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Consider this simple sentence that is not based on real-life experience:

During the concert, Mike shouted until his voice was heard by the singer.

I am also confused by this type of sentence, should I use was heard or is heard? I am reported a past event, but the word until feels like I have to use the present tense. In this scenario, Mike shouted and the singer heard. Another example:

"Subjects needed information from the linear displacement of the limbs when force was applied and xxxanother cue"

Again, should it be is or was? I am reporting force that the subjects applied, however, it feels like the term when changes the was to is.

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  • I would say: During the concert, Mike was shouting until his voice was heard by the singer.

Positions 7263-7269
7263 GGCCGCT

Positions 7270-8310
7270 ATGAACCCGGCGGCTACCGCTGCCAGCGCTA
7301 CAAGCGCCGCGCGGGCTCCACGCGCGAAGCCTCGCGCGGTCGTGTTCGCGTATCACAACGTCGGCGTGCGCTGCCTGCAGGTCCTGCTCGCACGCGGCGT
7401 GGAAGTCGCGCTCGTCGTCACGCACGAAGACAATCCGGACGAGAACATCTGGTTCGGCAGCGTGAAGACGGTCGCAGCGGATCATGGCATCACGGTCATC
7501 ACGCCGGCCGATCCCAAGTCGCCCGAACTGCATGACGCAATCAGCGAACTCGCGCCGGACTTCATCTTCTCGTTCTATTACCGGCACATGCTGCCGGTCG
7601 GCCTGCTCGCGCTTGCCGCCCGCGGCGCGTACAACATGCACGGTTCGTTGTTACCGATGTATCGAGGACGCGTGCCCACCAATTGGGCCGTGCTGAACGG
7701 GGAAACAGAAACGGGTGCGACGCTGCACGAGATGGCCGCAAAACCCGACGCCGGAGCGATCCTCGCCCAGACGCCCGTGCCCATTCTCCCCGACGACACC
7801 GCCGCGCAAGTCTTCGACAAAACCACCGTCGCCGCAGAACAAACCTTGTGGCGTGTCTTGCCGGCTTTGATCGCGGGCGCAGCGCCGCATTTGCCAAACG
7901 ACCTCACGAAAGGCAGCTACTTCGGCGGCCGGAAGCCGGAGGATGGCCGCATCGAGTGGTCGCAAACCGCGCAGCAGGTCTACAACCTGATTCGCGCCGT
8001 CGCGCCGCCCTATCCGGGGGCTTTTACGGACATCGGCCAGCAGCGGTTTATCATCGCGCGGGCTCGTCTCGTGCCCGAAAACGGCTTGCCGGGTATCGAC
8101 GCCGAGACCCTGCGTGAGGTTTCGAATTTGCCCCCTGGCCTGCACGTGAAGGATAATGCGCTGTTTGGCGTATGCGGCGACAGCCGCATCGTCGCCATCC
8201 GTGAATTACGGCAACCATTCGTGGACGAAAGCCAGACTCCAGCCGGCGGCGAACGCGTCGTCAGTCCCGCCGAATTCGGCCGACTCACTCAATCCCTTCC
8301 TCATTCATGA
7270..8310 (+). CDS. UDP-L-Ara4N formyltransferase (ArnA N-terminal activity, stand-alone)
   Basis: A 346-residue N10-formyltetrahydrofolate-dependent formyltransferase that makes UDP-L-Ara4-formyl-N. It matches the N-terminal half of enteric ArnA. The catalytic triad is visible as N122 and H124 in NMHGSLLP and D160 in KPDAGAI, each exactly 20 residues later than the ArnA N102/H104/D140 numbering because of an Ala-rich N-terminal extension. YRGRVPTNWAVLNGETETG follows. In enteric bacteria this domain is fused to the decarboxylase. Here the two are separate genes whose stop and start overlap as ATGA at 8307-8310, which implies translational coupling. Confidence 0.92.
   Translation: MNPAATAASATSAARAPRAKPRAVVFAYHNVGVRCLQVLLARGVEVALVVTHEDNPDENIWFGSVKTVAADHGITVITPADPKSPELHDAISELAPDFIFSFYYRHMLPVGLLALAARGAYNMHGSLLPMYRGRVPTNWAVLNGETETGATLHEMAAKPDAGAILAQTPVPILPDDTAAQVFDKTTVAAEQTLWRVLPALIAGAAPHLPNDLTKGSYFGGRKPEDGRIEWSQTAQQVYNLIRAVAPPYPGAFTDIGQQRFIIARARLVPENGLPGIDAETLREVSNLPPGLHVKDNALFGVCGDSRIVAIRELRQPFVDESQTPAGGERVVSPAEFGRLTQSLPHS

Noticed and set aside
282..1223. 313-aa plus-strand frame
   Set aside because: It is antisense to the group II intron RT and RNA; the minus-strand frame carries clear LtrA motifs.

– user307254
    Dec 13, 2018 at 4:27

2 Answers 2

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the word until feels like I have to use the present tense

"Until" has no restrictions about tense. All of the following are correct.

I hadn't seen a black swan until yesterday.

I will not give you your wages until the end of the month.

The Industrial Revolution didn't occur until about 1760.

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It's totally fine to use 'was' in this situation because the entire event has happened in the past. For example you would say "On that infamous day, war was declared" as using 'is declared' wouldn't make sense in this context. It's only really when the event 'is happening' or 'is going to happen' where you use "is", as in present or future tense.

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    "war were declared" should be "war was declared", since "were" is plural.
    – Barmar
    Dec 13, 2018 at 0:49
  • See also: English Language Learners Good Luck.
    – Kris
    Dec 13, 2018 at 9:21

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